In this blog entry, I discuss the perennial problem for educators: helping students find study strategies that help them reach their educational goals. I have found that student-generated study material is most helpful...and is sometimes quite artistic! Read More
In this blog post, I describe some "rules for academics" as well as my own "rules for research." I hope that readers find them useful and perhaps a bit humorous. Read More
ASM2014 tiene "sabor Latino". Por primera vez podrás participar de ASM ¡en vivo! Tendremos una sección solo en Español donde las anfitrionas, Greetchen y Catalina (Mundo de l... Read More
Click chemistry is a versatile reaction that can be used for the synthesis of a variety of conjugates. Virtually any biomolecules can be involved, and labeling with small molecules, such as fluorescent dyes, biotin, and other groups can be readily achieved.
Click chemistry reaction takes pl... Read More
The great folks at "The People Behind the Science" interviewed me over Skype in late July, and the interview has just been released as a podcast. I discuss my path through science, my thoughts on teaching, research at undergraduate institution, and how to motivate and inspire students to strive... Read More
In this blog entry, I describe how working with the artist Katie McKissick ("Beatrice the Biologist") helped improve my freshman biology course. The intersection of biology and art benefits both! Read More
Wine grapes present a unique biogeography model, wherein microbial biodiversity patterns across viticultural zones not only answer questions of dispersal and community maintenance, they are also an inherent component of the quality, consumer acceptance, and economic appreciation of a culturally ... Read More
In this post from my blog, I discuss the recent interest in snarky-funny academic hashtags on Twitter, such as #overlyhonestsyllabi. Just like students, educators need to blow off some steam (especially as classes approach!). But it is also important to remember our educational goals, and matc... Read More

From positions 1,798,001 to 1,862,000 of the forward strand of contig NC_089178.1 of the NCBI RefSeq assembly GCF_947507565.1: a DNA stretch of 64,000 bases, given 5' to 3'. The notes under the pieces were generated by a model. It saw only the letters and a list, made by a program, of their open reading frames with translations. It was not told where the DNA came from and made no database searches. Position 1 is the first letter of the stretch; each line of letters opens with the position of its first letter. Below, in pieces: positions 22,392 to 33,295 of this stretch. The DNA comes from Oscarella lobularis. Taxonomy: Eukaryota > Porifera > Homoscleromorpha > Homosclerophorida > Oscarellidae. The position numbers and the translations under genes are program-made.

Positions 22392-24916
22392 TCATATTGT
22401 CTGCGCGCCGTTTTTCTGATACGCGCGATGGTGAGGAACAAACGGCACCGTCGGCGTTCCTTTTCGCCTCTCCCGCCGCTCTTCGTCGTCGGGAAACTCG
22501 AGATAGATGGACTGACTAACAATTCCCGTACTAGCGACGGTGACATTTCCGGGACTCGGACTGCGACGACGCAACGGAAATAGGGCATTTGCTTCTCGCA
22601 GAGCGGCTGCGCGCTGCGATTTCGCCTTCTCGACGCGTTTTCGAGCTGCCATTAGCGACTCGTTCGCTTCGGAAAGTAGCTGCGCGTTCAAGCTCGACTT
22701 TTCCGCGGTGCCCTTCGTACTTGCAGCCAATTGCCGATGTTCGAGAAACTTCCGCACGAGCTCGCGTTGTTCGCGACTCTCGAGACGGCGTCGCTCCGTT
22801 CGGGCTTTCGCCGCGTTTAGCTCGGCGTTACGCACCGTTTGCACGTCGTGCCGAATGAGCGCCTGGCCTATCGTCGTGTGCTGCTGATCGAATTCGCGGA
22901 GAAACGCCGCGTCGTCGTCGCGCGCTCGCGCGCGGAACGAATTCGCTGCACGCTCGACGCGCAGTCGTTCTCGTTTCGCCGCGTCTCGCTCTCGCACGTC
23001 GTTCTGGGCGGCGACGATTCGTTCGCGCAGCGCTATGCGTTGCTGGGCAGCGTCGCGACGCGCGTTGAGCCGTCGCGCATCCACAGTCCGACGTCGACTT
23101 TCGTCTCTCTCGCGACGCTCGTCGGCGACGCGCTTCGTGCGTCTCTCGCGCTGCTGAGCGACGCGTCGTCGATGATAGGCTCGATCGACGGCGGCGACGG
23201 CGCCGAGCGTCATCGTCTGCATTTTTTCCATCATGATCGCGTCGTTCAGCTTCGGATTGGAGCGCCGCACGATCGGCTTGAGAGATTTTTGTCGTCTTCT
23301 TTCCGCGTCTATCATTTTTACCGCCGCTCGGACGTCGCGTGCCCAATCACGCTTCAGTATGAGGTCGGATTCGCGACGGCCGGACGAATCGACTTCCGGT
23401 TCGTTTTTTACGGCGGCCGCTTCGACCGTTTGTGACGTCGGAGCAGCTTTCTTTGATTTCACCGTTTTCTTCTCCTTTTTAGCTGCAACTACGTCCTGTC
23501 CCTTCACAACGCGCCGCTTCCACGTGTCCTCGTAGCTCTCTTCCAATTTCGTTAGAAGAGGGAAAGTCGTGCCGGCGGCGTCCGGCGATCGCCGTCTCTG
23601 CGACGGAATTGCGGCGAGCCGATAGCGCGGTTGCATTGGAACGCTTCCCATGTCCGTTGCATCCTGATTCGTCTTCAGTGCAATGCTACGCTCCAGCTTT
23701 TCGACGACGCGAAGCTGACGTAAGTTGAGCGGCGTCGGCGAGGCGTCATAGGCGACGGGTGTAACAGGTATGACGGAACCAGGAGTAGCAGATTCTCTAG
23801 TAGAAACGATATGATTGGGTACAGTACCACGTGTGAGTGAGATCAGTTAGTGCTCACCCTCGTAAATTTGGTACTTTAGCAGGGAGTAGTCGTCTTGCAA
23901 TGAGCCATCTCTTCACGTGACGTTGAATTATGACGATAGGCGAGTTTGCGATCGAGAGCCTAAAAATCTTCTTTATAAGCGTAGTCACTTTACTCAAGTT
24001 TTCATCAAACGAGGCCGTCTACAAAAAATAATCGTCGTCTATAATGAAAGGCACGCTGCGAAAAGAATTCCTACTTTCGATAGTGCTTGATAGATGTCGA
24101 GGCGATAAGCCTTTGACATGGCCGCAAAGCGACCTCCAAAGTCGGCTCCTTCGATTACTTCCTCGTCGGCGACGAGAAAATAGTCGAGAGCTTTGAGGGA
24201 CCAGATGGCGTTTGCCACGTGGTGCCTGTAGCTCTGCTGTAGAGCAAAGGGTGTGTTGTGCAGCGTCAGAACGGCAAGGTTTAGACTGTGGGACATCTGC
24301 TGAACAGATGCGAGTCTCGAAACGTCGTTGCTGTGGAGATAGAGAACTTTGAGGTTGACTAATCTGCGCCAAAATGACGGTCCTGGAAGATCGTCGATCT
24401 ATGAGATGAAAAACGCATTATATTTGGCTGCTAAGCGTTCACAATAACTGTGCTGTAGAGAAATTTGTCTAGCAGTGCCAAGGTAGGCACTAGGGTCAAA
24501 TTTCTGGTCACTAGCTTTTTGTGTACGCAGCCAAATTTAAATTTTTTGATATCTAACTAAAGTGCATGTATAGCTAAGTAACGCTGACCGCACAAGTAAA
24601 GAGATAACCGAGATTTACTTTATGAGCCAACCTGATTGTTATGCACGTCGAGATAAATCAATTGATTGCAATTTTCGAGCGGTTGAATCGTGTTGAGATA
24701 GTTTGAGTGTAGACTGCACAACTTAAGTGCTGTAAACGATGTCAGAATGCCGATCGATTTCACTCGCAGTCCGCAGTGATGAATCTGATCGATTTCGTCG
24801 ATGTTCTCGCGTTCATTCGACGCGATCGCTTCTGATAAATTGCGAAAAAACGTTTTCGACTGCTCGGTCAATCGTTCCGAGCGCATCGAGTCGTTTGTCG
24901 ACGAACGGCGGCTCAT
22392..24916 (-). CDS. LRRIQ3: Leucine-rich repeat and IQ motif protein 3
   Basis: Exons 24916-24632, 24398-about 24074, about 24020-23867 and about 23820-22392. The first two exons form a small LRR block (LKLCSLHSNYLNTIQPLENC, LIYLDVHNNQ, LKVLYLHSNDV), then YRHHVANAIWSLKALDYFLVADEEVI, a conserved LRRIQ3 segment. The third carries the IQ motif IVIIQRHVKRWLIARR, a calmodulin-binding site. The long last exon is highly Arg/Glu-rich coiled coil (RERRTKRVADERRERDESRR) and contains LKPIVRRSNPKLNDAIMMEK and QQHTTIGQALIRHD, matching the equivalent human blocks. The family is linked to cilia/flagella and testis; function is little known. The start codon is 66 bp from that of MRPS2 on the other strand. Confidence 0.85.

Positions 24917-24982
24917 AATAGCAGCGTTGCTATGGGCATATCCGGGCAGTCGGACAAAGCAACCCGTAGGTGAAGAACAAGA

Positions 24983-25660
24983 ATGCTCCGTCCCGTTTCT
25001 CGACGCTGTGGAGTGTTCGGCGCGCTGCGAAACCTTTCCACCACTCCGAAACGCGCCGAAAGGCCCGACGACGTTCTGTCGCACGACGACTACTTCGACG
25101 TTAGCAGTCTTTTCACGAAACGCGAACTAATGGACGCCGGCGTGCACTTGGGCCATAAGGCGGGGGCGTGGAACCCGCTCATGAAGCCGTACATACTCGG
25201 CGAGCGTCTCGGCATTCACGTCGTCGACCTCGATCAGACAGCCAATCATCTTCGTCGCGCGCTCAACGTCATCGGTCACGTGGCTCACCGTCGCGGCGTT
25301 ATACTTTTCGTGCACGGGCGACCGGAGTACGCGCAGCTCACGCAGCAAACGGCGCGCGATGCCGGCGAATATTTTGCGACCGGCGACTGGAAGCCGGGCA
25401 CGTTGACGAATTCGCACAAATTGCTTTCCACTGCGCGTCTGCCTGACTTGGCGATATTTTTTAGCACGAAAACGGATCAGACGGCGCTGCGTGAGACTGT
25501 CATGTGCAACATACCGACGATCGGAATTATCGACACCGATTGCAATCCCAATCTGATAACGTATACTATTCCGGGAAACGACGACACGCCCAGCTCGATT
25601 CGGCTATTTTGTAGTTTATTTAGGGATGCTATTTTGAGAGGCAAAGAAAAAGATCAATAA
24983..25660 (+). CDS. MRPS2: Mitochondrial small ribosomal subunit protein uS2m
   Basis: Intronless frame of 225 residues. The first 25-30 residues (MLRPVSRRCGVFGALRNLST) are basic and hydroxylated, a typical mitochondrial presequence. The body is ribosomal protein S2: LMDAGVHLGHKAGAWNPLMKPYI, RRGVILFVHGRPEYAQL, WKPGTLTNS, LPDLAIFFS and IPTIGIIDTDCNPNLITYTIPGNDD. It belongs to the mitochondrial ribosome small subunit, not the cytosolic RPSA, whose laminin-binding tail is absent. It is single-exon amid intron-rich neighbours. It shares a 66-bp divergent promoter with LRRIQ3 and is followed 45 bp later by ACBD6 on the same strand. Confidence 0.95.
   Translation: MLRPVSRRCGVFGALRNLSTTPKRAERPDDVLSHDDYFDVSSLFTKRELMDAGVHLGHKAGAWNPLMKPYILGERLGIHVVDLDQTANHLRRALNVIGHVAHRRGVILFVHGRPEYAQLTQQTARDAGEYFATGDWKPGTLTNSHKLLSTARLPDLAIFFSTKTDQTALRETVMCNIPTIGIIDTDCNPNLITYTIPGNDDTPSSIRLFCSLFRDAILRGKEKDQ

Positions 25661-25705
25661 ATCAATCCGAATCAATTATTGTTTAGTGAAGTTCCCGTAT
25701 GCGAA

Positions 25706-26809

Paul Duprex joins the TWiV team to discuss the current moratorium on viral research to alter transmission, range and resistance, infectivity and immunity, and pathogenesis.
The general program for the 2015 American Society of Microbiology meeting in New Orleans is out, and registration is now open. The sessions look incredible, and I've listed them below as I imagine they might resonate with many of the readers of this blog. The bolded sessions look particularly in... Read More
Protocols and free how to advice from Lumiprobe on how to use Fluorescent dyes, Click Chemistry reagents, Life Science
-Click-chemistry labeling of oligonucleotides and DNA.
-NHS ester labeling of amino biomolecules.
-SYBR Green I staining of DNA in gels.
-qPCR with SYBR Gree... Read More
Most gut bacteria are beneficial, aiding food digestion, producing vitamins, and protecting against harmful bacteria. If left unchecked, however, harmful bacteria can excrete... Read More
Researchers report the detection of a strain of Seoul hantavirus (SEOV) in pet rats in England and Wales. The discovery followed an investigation of a case of haemorrhagic fever with renal syndrome in Wales. Hantavirus RNA was detected via real-time reverse transcription-polymerase chain reactio... Read More
Genomes of non-defective viruses range in size from 2,400,000 bp of dsDNA (Pandoravirus salinus) to 1,759 bp of ssDNA (porcine circovirus). Are even smaller viral genomes possible? The subviral agents called viroids provide an answer to this question.
Viroids, the smallest known pathogens, ar... Read More
On the science show This Week in Virology we receive many questions and comments, which are read every week. I also get many questions here on virology blog, which I tend to answer by email. However I think that everyone could benefit from these questions, so I’ve decided to post one here each w... Read More
It is well known that aquatic birds are a major reservoir of influenza A viruses, and that pandemic human influenza virus strains of the past century derive viral genes from this pool. The recent discovery of two new influenza A viruses in bats suggests that this species may constitute another r... Read More
An experimental vaccine protected 100 percent of animal models against the highly infectious and virulent bacterium, Clostridium difficile, which causes an intestinal disease that kills approximately 30,000 Americans annually. The research is published ahead of print in Infection and Immunity.
... Read More
On this Mothers' Day, I reflect on the role my late mother had on my own decision to become a scientist. We all owe are mothers a great deal, and not just for the mitochondria! So hurray for mothers everywhere! Read More
Contrary to popular belief, urine is not sterile and the bacteria in it may be associated with overactive bladder (OAB) in some women. Presenters will discuss their research ... Read More